Deacon Cornellís Homily

Readings: Exodus 22: 20-26
1 Thessalonians 1:5c-10
Matthew 22:34-40
Date: October 24-25, 2020, Thirtieth Sunday in Ordinary Time, Cycle A

I don't know much; but I know I love you. And that may be all I need to know.

In today's Gospel, Jesus frustrates the Pharisees' attempt to trap him by drawing their attention to two passages in Scripture, that as Pharisees deeply schooled in the law, they would be very familiar with. Jesus collapses all 613 commandments in the Torah into those two commandments: love God, and love our neighbor as ourselves. At the last Supper Jesus would further collapse the law into just one commandment: love one another as I love you. With apologies to Linda Rondstat and Aaron Neville, I can sing that phrase to God or to another human and it would be all I would need to know. That is because loving God and loving another human are just two sides of the same coin. I am capable of loving another human, in fact I am only capable of loving another human, because I am loved by God. So, as you may have guessed, I would like to talk to you today about ... sin. Yes, sin.

I think I am pretty safe in assuming that most of you usually think about sin the way I was brought up to think about it, and that is: Sin is breaking one of the commandments, either by doing something the commandments clearly say I shouldn't, or by not doing something that the commandments clearly say I should do. My idea of examining my conscience in preparation for celebrating the sacrament of Reconciliation or as part of my nightly prayer was to go down the commandments (both the 10 commandments in the Old Testament and the commandments of the Church) to see if I had broken any of them. That worked for a good portion of my early life. But at some point, I found it really hard to identify with the tax collector in the parable Jesus tells about the Pharisee and the tax collector. It just felt like false humility to say, I am a sinner!

My whole idea of sin started to change about 30 years ago when I learned that the word in Scripture that we hear translated as sin in English, is chata in Hebrew, and harmatia in Greek. Chata is an archery term that means to miss the bullseye, and harmatia is a spearthrowing term that means the same thing in Greek. And what is that bullseye? To love one another as Jesus loves us! With that understanding of sin, I have no qualms about saying that I am a sinner. And I recognize that I will be a sinner for my whole life for I will never love God, myself, or any other human being the way Jesus loves me.

After I started to understand sin differently, I started to see God's law, church law, our practices, very differently as well. God's law is not like the laws passed up on Beacon Hill or in DC, rules that are imposed on us; they are more like the laws of physics which help us to understand how things really are. I went from looking at my relationship with God and sin in terms of what St. Augustine called (in today's parlance) an accounting economy and started to think of it more in terms of what St. Augustine call the gift economy. In an accounting economy, there is a conflict between what is best for the parties in any transaction. If I give you money, the best thing for you is if I do not expect anything in return. But the best thing for me is if I get something of equal or even greater value back. . This is different from a gift economy where the medium is love. If I give you love, not only does that not reduce the love that I possess but it actually increases it.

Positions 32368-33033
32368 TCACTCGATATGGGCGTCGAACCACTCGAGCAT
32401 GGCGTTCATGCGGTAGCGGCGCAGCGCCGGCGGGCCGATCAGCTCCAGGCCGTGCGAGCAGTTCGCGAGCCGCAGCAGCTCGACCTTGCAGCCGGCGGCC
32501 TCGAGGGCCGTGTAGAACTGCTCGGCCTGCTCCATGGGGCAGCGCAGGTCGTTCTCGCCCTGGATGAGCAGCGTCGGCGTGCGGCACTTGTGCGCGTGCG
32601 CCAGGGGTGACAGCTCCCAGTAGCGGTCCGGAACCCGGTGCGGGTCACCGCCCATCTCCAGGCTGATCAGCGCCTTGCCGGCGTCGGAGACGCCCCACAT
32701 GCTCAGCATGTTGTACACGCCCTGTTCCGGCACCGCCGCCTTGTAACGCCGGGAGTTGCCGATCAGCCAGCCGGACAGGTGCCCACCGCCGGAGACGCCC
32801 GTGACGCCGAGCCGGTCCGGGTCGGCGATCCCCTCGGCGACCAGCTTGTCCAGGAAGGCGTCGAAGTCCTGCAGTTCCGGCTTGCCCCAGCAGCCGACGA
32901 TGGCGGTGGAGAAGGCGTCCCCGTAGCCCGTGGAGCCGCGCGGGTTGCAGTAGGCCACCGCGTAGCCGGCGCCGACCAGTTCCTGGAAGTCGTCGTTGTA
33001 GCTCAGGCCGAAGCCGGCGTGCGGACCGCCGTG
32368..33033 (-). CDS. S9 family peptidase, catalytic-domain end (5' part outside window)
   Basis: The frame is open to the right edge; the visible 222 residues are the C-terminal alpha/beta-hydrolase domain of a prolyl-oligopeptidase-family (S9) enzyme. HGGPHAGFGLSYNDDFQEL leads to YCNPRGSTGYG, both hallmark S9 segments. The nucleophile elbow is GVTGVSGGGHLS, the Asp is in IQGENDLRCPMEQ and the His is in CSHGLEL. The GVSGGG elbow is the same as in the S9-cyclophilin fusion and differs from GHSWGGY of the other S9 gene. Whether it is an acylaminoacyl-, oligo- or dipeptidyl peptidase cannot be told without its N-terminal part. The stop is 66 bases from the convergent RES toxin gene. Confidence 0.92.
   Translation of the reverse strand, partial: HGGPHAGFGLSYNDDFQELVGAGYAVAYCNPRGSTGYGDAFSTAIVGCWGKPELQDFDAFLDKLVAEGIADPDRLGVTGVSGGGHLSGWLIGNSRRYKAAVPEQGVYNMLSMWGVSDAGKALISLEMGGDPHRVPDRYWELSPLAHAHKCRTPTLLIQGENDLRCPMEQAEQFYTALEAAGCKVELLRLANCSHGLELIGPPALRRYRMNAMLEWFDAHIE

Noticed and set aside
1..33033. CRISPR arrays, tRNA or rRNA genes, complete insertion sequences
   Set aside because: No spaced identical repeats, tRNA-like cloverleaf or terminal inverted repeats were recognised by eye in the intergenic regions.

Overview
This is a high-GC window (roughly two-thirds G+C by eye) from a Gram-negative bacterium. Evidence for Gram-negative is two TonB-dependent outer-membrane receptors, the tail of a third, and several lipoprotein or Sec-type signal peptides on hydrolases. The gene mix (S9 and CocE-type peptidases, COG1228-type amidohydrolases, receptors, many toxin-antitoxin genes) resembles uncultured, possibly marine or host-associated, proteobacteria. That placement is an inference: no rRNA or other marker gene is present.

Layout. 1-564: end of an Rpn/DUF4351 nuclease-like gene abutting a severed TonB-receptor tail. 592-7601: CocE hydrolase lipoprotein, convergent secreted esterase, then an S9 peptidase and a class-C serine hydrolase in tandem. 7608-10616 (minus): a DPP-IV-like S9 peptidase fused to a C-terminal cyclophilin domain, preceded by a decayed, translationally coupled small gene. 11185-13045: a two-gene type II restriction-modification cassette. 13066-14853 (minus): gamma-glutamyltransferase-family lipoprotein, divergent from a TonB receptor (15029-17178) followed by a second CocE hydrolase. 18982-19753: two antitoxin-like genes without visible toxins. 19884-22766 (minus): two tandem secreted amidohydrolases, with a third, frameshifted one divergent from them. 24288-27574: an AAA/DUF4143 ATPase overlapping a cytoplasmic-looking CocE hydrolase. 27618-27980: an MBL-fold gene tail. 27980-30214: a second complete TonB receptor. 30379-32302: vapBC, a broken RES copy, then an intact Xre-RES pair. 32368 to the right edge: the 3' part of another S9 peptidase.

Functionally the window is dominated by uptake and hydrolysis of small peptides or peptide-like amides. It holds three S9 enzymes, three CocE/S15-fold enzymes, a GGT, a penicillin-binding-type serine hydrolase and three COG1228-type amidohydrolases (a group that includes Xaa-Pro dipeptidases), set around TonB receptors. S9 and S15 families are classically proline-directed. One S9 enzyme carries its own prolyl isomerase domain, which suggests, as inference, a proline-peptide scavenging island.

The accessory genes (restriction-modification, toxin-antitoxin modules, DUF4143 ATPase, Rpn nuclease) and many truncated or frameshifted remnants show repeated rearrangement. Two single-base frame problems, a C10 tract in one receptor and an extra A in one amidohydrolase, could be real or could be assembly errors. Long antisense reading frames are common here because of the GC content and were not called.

When I think of sin as a somehow balancing an account, it is easy for me to overlook parts of my behavior or attitude as not needing any forgiveness or reconciliation. But thinking of sin as my failure to gift God or someone out of love does not allow me to overlook things. Instead I am moved to re-examine my relationship with God or that other person simply in terms of how am I loving them. It would be pretty sad if I measured my relationship with my wife Betsy by whether or not that relationship was balanced, instead of trying to do all I am able to do for her. And that would be pretty sad for me as well, as I would not be moved to grow into the person God created me to be.

So I would suggest that the next time we are peparing to celebrate Reconciliation or simply doing a nightly examen, that we focus on our lives not in terms of what commandment or Church law we "broke" but on moments when we fell short of loving the way Jesus loves us. I guarantee you that looking at it this way will help us get a lot closer to the bullseye tomorrow.

Come on, sing it with me:
I don't know much; but I know I love you. And that may be all I need to know.

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